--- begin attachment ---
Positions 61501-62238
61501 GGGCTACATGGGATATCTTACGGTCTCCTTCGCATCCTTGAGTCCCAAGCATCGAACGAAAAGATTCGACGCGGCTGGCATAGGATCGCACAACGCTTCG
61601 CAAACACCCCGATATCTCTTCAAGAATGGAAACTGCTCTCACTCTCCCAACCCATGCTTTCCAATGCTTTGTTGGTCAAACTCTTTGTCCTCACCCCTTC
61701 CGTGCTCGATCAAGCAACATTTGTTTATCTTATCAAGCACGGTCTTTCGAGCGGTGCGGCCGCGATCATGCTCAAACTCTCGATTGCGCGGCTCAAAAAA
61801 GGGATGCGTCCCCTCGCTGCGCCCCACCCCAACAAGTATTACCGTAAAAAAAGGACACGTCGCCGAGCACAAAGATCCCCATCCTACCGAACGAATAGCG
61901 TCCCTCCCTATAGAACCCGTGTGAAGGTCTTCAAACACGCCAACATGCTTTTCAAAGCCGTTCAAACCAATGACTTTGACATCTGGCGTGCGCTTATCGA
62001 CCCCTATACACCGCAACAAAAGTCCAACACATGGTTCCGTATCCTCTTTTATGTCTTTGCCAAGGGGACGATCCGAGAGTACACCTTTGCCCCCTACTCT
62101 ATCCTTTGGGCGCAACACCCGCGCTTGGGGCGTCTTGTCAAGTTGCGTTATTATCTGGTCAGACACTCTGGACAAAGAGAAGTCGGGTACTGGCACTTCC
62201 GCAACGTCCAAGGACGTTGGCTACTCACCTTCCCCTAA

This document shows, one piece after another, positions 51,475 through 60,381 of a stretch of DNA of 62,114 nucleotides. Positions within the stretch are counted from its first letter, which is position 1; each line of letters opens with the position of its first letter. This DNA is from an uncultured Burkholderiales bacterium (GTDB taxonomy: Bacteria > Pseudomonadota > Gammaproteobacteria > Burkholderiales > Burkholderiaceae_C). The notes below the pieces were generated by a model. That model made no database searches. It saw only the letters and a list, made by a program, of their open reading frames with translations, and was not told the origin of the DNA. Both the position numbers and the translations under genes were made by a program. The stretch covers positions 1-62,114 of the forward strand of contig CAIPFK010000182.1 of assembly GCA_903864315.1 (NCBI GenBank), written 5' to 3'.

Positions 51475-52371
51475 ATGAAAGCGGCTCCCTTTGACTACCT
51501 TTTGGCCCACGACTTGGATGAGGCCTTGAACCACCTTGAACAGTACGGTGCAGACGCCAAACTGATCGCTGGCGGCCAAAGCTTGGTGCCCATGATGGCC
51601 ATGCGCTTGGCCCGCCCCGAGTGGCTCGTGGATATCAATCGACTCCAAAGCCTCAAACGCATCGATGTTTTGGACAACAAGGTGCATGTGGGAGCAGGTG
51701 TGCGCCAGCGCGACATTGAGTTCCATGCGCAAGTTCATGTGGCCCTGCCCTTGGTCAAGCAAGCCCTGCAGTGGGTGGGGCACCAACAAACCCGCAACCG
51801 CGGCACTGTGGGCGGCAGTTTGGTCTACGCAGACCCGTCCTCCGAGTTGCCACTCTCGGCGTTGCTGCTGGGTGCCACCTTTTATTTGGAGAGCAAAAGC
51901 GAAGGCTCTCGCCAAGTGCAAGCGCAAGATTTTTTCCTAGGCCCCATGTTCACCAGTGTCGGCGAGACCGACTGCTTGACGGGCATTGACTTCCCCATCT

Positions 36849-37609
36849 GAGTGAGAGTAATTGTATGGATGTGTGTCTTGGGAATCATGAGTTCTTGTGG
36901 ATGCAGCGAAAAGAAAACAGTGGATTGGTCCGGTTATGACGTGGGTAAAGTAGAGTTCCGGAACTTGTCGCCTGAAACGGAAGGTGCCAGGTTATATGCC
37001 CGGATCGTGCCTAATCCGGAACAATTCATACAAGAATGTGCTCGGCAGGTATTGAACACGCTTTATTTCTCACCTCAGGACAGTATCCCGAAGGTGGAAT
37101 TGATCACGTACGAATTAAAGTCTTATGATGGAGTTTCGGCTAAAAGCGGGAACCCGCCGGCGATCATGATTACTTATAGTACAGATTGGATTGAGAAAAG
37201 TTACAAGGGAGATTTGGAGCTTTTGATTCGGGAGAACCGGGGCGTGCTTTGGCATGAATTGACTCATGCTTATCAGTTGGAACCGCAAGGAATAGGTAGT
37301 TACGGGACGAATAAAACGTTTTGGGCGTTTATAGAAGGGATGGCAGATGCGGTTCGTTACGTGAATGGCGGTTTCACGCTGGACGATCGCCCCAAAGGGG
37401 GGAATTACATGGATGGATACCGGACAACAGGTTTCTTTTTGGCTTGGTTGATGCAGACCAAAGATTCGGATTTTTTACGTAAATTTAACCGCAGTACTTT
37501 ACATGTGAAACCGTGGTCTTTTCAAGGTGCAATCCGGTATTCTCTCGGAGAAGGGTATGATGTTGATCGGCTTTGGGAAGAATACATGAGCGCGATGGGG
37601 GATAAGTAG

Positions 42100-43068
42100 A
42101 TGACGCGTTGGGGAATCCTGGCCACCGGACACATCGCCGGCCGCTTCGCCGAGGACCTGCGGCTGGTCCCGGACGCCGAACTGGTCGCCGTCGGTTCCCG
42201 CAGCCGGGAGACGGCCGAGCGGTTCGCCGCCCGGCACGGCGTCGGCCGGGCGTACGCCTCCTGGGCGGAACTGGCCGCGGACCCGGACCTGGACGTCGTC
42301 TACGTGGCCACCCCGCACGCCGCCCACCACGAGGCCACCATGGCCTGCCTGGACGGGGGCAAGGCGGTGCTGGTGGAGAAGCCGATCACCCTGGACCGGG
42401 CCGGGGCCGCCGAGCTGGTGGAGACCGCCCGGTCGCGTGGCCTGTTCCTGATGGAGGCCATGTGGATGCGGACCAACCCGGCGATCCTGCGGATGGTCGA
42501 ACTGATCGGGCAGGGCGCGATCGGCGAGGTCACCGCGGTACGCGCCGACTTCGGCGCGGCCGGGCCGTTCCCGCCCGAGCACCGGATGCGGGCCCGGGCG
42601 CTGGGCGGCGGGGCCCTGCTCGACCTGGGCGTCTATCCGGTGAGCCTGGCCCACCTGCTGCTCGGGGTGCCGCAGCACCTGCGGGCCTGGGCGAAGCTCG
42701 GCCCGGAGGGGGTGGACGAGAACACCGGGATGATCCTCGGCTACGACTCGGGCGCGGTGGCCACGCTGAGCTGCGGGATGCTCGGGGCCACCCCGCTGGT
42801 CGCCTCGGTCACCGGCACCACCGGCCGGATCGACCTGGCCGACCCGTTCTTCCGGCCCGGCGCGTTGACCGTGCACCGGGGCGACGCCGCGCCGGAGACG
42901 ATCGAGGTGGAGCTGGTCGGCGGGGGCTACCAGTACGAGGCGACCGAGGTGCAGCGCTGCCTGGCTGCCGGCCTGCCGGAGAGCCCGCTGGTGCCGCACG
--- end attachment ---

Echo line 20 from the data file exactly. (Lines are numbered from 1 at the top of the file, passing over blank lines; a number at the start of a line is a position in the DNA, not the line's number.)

36901 ATGCAGCGAAAAGAAAACAGTGGATTGGTCCGGTTATGACGTGGGTAAAGTAGAGTTCCGGAACTTGTCGCCTGAAACGGAAGGTGCCAGGTTATATGCC